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Wednesday, February 24, 2010

Bash Compactor: Hot Cess

Walt Cessna’s first New York solo show

 
“It’s so crowded down there! You won’t be able to move,” my friend warned me. I like living dangerously, but I wasn’t sure about asphyxiation. I’d jaunted downtown to the tumultuous Live Fast shop at 57 Clinton Street for photographer Walt Cessna’s first New York solo show. He’s shown photos of pretty, vacant-eyed twinks at the dearly departed Rapture Café and from a punk squat house at the In Cock We Trust show at Rise Gallery in Berlin, among others. The store was jam-packed and, since it was a balmy Friday night, guests were spilling out onto the sidewalk, smoking, gossiping and arguing. Try State magazine, the racy gay art and photography rag, was hosting the event and editor Robert Greco was talking up Cessna. “I love the way Walt takes even the most masculine man and shows his feminine side,” he said. But Cessna himself is one macho dude, showing up that night in his trademark jaunty newsboy cap, tattooed arms and neatly trimmed beard.
Was the title of his book of photos, FUKT 2 START WIT, autobiographical? Dunno, but he was hit by a car several months ago, leaving him with a hint of a limp. “I’m a survivor,” he told me. He’s certainly had a life of ups and downs—beginning in Flushing, Queens, forging a fashion and journalism career in the big city. Ever a barometer of creativity, Cessna’s been sued twice by the big boys: once by American Airlines for designing dresses cut from stolen blankets for his own Dom Casual clothing line, and another time by Louis Vuitton over a cover on CSNA, his short-lived art journal, a picture of a bare-breasted model wearing a bondage mask recycled from an old Vuitton bag. Good ideas never die:The image has been purchased by the Chicago Fetish Museum. Will Vuitton beg to buy from them? It wouldn’t surprise me.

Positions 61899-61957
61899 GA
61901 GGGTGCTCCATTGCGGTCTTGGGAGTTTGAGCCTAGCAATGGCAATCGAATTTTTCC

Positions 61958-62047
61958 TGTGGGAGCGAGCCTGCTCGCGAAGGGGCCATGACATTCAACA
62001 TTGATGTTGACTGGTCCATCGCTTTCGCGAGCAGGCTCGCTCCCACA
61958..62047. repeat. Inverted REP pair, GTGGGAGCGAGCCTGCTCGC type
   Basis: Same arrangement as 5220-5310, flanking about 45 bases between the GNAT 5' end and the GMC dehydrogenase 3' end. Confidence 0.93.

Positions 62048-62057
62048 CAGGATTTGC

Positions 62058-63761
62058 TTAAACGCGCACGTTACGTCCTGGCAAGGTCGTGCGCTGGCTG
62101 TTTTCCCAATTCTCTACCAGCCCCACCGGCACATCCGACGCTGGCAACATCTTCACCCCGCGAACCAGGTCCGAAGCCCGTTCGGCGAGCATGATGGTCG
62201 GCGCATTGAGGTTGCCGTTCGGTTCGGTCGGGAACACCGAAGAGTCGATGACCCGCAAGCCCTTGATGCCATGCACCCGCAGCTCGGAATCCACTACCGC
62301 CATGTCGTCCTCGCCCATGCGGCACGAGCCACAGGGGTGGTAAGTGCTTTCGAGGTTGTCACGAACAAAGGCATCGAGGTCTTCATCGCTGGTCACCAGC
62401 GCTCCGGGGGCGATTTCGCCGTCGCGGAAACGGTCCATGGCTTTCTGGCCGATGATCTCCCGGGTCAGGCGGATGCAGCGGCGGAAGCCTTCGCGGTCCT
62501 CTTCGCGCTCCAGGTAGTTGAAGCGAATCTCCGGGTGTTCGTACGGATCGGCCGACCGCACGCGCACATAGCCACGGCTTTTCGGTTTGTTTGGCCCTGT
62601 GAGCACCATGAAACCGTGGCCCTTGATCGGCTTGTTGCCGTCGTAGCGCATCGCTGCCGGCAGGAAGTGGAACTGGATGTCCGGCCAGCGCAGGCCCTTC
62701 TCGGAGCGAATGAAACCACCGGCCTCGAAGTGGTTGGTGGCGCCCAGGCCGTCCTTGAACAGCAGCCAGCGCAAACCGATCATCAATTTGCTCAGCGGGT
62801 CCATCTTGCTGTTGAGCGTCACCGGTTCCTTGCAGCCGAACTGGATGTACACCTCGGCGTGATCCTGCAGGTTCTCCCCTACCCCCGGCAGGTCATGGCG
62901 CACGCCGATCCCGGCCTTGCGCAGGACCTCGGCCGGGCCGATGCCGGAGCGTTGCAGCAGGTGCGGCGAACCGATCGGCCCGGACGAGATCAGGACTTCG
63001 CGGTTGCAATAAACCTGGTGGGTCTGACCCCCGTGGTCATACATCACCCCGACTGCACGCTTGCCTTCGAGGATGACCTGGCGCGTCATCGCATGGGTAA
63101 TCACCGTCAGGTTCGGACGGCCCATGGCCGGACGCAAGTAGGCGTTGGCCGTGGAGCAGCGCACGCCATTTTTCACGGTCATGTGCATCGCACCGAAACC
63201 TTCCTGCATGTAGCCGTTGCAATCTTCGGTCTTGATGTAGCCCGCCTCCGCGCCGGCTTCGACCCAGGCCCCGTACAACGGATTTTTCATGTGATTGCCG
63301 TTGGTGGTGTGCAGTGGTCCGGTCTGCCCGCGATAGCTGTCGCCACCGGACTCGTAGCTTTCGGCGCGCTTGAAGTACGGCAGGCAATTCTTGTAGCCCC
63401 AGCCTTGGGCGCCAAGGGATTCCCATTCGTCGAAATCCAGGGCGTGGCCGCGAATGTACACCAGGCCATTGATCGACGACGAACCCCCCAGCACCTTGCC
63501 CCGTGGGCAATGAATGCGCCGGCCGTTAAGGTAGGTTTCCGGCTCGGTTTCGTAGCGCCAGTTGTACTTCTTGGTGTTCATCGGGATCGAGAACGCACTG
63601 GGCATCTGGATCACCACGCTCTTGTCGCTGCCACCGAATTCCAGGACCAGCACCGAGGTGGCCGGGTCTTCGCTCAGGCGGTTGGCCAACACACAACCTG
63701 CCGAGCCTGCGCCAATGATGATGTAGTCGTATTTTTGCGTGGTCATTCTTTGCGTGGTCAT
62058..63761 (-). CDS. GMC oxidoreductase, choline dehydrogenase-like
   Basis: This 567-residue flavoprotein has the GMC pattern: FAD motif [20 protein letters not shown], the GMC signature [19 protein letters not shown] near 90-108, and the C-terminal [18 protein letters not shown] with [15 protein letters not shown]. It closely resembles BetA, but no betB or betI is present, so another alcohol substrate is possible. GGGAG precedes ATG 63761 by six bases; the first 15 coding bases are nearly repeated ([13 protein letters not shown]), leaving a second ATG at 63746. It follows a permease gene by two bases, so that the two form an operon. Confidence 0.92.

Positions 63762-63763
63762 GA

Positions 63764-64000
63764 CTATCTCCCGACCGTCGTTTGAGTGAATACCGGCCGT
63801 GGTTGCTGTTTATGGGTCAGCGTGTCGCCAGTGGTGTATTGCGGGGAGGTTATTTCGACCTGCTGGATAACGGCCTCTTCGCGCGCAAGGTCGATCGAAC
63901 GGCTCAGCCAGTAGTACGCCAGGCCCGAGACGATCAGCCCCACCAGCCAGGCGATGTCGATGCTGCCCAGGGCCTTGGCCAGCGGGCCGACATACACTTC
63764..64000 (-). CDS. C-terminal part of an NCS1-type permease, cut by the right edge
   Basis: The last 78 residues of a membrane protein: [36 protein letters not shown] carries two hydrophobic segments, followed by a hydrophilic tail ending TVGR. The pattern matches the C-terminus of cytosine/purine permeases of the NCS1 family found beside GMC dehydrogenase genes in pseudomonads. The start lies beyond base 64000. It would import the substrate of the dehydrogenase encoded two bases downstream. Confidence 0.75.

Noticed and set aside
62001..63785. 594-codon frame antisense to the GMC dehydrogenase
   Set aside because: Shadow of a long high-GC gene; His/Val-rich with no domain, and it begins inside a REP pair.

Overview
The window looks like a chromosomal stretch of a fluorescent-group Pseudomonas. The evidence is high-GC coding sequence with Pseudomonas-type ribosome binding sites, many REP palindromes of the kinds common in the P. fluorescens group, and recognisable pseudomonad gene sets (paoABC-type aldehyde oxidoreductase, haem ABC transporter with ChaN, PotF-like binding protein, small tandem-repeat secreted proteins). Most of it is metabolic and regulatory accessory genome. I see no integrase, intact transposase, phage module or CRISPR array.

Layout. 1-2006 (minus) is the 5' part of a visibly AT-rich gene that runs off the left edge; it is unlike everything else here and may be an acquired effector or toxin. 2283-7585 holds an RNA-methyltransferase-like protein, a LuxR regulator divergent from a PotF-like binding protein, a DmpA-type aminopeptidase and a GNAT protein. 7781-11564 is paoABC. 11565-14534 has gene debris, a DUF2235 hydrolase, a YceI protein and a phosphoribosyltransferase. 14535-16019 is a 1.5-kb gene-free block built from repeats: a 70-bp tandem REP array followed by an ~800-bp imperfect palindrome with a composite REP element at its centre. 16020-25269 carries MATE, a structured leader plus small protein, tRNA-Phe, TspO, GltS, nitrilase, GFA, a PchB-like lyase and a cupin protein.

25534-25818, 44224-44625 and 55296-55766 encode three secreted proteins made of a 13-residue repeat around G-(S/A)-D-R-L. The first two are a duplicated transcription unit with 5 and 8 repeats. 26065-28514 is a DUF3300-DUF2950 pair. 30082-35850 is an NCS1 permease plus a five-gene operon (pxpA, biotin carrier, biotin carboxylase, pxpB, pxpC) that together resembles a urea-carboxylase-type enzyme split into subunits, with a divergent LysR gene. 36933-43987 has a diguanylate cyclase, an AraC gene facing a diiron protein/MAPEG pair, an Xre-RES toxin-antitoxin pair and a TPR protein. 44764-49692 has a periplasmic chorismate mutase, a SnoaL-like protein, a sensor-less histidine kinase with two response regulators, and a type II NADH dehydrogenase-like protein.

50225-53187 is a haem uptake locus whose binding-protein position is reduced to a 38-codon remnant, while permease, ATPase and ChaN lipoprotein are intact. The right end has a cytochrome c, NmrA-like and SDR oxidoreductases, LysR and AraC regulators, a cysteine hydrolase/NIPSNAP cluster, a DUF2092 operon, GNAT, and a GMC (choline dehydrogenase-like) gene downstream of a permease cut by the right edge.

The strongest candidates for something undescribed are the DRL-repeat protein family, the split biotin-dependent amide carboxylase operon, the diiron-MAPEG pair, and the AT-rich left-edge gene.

Mr. Devil-May-Care’s rakish edge is part of his charm and no doubt why a mob was assembled.When I finally did make it downstairs, I was squirming my way through the bodies. Performance artist John Kelly posed for me with his arm reaching the low ceiling. Arrayed wall-to-wall were 70 digital images with familiar faces from the clubs, galleries and shows, like Max Steele, Linda James, Dominic Cloutier, Darlinda Just Darlinda, Paul Alexander, Muffinhead and Peaches Velour.
“I need a gallery, honey,” the Cessna said with a smile of satisfaction.
 

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